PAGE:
Right before the winter break I came across Scott Wilson’s blog post on a CETIS blog about license discovery in RSS and Atom feeds. Scott provides an pseudo-algorithm for how they’ve approached license discovery. It’s a good approach, and I’m very happy to see people publishing about how they’ve approached this sort of issue. Reading it reminded me of a few points that are often glossed over or forgotten.
Scott points out that there are two CC namespaces —
http://web.resource.org/cc/. Due to hysteric^W historical reasons, web.resource.org was the first host of the CC REL schema, which we later moved to creativecommons.org (as the appropriate home). This came up on another thread late last year, and we’ve taken the first step to making this a little easier to deal with, redirecting the old home, web.resource.org, to creativecommons.org/ns. We’ll be publishing equivalency assertions soon to further clarify the situation for processors.
Scott also points out that the RDF included with licensed works is sometimes redundant. Yes, absolutely. Our previous recommendation suggested the inclusion of RDF describing the license in an HTML comment. As mentioned previously, we also realized this is redundant and of minimal value. It’s not clear under what circumstances a processor would be inclined to trust RDF about a license, at creativecommons.org, published with the work, elsewhere. Hindsight, 20/20, etc.
Finally, when discussing how to handle the license URIs extracted, Scott’s approach states that if the license URI is not known, they mark it as “unknown”. This is a situation where self-describing documents can be useful to processors. An alternative approach would be to dereference the URI and attempt to extract details about the license. We use this approach ourselves in several situations, most recently with OpenAttribute, a prototype Firefox add-on for displaying license and attribution information.No Comments »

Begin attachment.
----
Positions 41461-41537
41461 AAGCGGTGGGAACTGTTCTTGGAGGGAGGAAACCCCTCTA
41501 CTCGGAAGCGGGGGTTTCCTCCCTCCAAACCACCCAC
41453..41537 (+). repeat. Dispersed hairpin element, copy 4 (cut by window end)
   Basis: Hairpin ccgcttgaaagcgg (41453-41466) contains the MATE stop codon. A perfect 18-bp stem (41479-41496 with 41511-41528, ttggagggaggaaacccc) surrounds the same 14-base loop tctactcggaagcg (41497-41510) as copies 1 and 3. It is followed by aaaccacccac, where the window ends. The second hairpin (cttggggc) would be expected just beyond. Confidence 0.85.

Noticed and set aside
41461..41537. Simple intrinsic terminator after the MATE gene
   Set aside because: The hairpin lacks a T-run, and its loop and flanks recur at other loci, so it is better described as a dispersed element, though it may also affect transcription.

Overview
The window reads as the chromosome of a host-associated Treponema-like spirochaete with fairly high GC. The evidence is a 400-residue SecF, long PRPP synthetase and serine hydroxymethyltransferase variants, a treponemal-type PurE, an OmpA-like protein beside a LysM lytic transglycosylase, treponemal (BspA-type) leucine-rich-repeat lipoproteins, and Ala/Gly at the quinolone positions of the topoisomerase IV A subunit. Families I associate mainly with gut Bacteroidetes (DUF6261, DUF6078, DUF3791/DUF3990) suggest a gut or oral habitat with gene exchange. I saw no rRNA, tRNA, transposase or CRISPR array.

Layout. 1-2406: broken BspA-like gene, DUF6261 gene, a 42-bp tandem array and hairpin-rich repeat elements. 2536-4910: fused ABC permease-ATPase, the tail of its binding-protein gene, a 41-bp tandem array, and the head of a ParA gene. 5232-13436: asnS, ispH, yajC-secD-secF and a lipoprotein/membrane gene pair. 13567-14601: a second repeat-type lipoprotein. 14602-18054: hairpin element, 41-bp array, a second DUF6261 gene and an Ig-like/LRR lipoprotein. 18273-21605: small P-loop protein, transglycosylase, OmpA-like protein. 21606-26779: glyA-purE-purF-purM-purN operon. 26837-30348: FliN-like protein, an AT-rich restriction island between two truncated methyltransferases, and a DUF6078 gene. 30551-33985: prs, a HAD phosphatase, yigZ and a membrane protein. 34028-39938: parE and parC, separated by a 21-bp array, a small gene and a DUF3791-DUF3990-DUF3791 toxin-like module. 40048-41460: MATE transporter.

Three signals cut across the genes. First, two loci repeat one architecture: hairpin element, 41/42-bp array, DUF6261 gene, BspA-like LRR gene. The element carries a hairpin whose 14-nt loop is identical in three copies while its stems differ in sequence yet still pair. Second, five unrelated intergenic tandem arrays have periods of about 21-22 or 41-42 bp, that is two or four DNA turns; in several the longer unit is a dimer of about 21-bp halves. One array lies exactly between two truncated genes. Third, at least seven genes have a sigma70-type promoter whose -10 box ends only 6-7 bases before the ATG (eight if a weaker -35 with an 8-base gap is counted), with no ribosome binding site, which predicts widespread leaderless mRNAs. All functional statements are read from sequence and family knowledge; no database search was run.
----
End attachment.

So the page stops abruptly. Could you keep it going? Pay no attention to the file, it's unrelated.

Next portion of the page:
Have you ever tried to implement CC licensing into a publishing platform? Would it have been helpful to know how other platforms have done it?
I’ve just added a collection of technical case studies on the CC wiki looking at how some major adopters have implemented CC. The studies look at how some major platforms have implemented CC license choosers, the license chooser partner interface, CC license marks, search by license, and license metadata.
Several of the case studies are missing some more general information about the platform, so feel free to add your own content to the pages. Also, everyone is welcome to add their own case studies to the CC wiki.
Here is a list of new technical case studies:No Comments »